This is the city of Gödöllő, Hungary. It’s only 15 miles from Budapest, the capitol of
Hungary. When dusk comes, it turns to sleep, like all small suburban cities do. But it
can never sleep in the dark for it’s under the blanket of light that stretches out from
Budapest in the nights.

As the public transport stops just before midnight, the small town gets cut from
Budapest, making it unreachable for anyone without a car. It’s only the glowing
blanket in the sky that reminds the inhabitants of the silent and sleeping small town
of how close the metropolis and it’s buzzing nightlife is.

It’s mainly a problem of young people without cars, but with a huge cultural
appetite. Everything from concerts to extra classes is vacuumed to Budapest by
it’s population of two million. Budapest is easily reachable by public transport in the
daytime, but not after midnight. This means leaving a concert before the last song,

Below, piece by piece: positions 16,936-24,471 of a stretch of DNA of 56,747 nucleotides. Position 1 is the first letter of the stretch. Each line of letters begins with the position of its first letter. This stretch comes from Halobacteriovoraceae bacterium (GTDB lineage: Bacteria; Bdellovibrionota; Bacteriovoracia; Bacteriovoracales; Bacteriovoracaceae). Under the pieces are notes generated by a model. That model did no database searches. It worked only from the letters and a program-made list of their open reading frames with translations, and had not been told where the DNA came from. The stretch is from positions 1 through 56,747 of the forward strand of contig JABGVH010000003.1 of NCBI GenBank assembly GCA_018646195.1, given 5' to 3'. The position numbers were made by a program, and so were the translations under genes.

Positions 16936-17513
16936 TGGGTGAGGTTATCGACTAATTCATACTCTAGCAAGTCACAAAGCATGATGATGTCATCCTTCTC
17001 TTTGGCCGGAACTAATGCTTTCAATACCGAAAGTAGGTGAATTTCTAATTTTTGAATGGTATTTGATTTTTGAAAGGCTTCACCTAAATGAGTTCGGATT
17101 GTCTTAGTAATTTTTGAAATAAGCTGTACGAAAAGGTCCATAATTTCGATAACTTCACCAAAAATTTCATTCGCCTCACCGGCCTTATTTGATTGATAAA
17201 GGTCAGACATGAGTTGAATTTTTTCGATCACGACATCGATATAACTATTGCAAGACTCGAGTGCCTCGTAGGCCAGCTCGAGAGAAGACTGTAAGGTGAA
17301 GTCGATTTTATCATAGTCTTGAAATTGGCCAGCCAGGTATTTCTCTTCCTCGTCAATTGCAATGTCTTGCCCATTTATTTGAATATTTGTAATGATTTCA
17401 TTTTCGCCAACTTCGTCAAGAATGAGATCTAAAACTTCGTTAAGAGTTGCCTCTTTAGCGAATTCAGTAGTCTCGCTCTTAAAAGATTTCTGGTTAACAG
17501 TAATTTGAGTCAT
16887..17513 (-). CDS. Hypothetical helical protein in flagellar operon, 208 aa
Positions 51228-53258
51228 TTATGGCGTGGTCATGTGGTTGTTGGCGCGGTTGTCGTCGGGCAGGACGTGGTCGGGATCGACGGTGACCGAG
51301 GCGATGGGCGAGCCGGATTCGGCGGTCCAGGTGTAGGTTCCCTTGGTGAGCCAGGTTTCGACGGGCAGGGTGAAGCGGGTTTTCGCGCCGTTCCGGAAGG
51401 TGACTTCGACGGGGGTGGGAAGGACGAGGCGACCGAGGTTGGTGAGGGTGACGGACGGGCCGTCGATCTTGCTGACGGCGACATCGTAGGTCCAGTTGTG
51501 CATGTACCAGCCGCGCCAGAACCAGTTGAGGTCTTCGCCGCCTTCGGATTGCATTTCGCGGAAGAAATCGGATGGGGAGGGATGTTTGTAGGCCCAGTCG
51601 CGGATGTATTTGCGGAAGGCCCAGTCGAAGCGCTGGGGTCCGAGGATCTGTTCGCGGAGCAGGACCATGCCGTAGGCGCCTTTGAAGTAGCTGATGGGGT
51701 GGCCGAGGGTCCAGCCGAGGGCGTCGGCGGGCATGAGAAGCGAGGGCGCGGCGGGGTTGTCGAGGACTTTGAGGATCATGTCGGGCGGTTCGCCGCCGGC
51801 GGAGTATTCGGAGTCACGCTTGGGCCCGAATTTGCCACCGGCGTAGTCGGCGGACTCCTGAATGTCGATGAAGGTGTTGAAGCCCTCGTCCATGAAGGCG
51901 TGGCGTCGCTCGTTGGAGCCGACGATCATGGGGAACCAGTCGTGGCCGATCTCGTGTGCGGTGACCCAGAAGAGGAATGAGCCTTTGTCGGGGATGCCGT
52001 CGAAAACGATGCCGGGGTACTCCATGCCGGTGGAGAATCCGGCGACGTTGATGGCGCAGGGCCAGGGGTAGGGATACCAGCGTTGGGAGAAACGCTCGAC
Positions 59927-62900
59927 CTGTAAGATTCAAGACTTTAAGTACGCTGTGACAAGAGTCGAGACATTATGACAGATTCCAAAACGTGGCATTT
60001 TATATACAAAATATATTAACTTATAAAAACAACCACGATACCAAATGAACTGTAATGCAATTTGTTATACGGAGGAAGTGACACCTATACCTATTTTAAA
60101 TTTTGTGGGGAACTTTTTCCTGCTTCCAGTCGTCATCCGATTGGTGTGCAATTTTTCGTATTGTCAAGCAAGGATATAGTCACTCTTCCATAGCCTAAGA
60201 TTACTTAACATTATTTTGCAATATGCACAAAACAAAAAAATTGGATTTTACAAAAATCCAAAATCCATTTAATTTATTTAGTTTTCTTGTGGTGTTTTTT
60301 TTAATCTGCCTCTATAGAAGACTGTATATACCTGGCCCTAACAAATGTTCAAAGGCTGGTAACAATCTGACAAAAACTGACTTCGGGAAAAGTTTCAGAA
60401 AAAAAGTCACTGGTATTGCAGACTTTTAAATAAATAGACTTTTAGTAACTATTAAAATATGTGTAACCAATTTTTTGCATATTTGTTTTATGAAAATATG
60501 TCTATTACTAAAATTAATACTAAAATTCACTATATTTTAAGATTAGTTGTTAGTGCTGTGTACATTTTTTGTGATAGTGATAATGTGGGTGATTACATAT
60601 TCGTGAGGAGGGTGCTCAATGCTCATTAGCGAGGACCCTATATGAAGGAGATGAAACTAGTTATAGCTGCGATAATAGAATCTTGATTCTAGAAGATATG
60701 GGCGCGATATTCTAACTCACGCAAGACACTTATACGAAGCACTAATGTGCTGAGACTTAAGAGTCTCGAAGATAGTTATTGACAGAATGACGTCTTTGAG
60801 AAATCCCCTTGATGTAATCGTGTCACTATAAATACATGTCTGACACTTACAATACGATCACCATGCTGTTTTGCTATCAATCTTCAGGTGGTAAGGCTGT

standing up from a conversation in a pub, or having to rush out of the cinema to
catch the last train.

This issue isn’t even visible for the decision makers, or for anybody with a car and
driving license. There is no above average poverty, no above average crime rates,
nothing that stands out on paper. This is a hidden issue of the young people who
want to live the life they statistically live, the life of young urban inhabitants.

View of Gödöllő, Hungary in the night with the blanket of light stretching out from Budapest in the background.
Path leading through the park in the center of Gödöllő, Hungary.
Abandoned engine house and workshop for the engines of the suburban railway connecting Budapest and Gödöllő.
View of the baroque castle in the center of Gödöllő, Hungary.
Pub called Auditorium No. 8. open but empty near the university in Gödöllő, Hungary.
Creek running through the park in the city center of Gödöllő, Hungary.
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